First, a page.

Housed in the Old Town Hall on Lavender Hill, the Battersea Arts Centre is an unexpected and delightful place. The building’s vibrancy and modernity are evident: the gorgeous mosaics on the floor dancing with colour, whilst bare bulbs dangle from the ceiling on red cords. The energy is relaxed, inclusive and engaged, and with multiple provisions for children and families, as well as accommodating the more traditional creative user who may wish to come and write or work, it is one of the most welcoming arts spaces I have experienced.
Heritage is key to the BAC’s ethos, with a collaboration with Wandsworth Museum and a vast array of outreach programmes planned, although to call them that does an injustice to their innovation. Shirking the traditional theatre outreach model – come to us and make theatre like ours – the BAC has set up The Agency, which collaborates with young people to make their entrepreneurial ideas a reality – come to us and tell us what you want to make. This prioritisation and nourishment of individual creativity, in whatever form that may take, is clearly an informing ideology at the very core of the BAC, returned to and reiterated by David Jubb, Artistic Director and CEO.
In the immediate aftermath of the terrible fire that devastated the Grand Hall in 2015, the generosity shown to the BAC was overwhelming. In this way too the BAC is for the many, rather than the few, with a programme of free or cheap events coming up to thank all those who supported the building and its staff during what could have been a total disaster. Rather beautifully, there are also plans in place to build allotments and community gardens to share the land and to encourage creation of a horticultural kind. In a very unique fashion, the BAC is developing a symbiotic relationship not with government donors or rich patrons (although these do obviously play a part) but with the local community. Generosity creates more generosity, and the BAC seems determined to create and share in a way that feels truly generous, rather than self-serving or superficial.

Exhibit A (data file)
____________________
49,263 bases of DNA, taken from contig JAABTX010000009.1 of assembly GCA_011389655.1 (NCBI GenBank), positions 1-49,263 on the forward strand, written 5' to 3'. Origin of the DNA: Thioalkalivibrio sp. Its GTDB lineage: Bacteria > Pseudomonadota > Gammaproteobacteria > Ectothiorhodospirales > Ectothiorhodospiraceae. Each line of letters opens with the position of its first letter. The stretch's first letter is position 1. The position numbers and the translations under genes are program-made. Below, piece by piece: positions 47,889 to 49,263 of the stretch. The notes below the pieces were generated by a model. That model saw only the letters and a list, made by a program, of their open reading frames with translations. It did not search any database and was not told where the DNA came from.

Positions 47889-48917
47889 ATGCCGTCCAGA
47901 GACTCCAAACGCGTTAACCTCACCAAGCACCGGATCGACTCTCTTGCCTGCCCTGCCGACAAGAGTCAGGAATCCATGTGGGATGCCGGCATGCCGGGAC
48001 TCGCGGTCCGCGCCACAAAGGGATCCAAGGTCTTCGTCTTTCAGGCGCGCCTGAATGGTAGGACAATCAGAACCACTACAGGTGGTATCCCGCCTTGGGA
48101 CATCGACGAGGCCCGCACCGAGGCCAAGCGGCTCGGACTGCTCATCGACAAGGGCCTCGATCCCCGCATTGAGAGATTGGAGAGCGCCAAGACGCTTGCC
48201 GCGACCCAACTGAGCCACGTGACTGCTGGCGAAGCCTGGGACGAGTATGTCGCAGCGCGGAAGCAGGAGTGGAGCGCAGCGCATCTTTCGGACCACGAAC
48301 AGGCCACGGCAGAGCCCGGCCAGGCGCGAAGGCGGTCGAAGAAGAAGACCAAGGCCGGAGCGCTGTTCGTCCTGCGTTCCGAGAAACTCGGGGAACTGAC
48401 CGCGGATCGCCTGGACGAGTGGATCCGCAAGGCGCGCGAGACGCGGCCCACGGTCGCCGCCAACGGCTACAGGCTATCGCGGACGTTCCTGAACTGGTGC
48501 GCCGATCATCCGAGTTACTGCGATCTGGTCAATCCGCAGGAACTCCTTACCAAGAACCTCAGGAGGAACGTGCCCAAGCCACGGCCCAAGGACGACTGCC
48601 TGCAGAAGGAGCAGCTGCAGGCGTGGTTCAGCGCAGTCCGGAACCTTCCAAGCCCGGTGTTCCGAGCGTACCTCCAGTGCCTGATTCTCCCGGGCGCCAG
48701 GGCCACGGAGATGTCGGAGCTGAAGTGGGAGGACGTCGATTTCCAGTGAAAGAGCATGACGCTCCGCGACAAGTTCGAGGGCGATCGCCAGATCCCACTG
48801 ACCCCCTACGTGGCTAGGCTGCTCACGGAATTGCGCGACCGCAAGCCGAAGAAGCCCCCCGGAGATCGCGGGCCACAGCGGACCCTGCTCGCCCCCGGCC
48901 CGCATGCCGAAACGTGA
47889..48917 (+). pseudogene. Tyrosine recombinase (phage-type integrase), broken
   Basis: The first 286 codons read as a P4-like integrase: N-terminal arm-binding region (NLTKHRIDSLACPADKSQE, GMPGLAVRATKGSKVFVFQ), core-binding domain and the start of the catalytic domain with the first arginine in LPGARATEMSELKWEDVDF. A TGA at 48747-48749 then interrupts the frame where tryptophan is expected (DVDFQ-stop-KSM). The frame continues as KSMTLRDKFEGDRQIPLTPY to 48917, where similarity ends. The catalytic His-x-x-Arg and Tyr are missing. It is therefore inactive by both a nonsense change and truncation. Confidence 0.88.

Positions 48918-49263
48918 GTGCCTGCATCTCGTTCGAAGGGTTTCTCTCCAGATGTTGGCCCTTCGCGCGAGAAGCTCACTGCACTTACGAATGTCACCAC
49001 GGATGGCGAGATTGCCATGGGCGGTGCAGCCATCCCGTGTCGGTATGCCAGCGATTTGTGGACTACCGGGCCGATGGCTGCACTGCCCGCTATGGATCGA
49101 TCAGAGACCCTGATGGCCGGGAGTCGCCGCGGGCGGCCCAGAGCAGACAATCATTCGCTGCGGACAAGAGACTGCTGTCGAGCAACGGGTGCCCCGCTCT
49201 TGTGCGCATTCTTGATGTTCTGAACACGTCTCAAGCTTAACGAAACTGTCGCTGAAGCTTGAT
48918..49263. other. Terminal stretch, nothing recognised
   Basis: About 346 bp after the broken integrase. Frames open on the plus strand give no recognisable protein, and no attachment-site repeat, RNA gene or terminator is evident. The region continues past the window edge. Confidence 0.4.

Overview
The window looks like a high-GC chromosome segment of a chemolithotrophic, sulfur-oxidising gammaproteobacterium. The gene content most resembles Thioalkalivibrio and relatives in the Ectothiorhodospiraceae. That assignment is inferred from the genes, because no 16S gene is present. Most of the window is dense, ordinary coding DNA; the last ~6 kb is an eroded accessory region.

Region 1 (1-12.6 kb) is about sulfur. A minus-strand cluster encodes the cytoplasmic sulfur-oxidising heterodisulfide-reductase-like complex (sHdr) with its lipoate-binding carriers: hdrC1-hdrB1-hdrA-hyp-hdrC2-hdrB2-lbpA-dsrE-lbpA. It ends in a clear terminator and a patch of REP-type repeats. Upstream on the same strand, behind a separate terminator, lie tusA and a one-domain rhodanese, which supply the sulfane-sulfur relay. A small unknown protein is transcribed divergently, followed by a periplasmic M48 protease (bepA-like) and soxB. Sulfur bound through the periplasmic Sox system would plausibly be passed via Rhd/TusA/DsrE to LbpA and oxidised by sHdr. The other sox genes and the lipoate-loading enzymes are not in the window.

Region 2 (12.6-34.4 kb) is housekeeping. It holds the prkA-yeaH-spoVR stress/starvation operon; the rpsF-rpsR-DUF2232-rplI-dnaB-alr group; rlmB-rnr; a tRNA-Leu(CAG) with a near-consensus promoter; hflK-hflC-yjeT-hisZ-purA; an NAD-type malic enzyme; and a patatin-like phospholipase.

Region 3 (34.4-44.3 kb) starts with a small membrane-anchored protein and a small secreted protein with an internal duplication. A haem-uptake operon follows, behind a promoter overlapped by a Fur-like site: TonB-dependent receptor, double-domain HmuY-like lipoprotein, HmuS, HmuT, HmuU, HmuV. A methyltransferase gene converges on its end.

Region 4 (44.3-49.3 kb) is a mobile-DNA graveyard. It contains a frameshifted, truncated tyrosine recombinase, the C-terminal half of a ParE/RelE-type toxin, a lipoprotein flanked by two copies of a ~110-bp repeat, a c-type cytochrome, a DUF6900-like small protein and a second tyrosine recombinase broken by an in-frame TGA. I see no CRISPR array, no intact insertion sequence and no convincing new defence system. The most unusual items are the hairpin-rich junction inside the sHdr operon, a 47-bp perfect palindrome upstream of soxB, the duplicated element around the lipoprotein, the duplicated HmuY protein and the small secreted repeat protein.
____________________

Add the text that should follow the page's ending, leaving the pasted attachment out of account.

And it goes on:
The Phoenix Season, then, is so much more than a season of theatre. It is a literal rising from the ashes of disaster, on wings of creativity, generosity, and determination. The season will begin where the fire interrupted, with the internationally acclaimed physical theatre company Gecko returning to complete their run of Missing (Thu 6 Sept – Sat 15 Sept). Half way through their run when the fire ripped through the hall, Gecko lost their set, props and costumes. This will be their first UK performance since the fire, and will be a poignant and visceral beginning to one of the most momentous seasons in the BAC’s history. Following Gecko will be the National Theatre of Scotland’s production of Adam (Tue 18 Sept – Sat 29 Sept), a remarkable and true story of a young, Egyptian trans man, featuring Adam Kashmiry, the real person on whom this drama is based. Byrony Kimmings comes to the BAC with I’m a Phoenix, Bitch (Wed 3 Oct – Sat 20 Oct), a personal work in synergy with the ravaged building. Kimmings creates multi-platform work designed to provoke change, and this mythical legend combines film, music and feats of physical strength.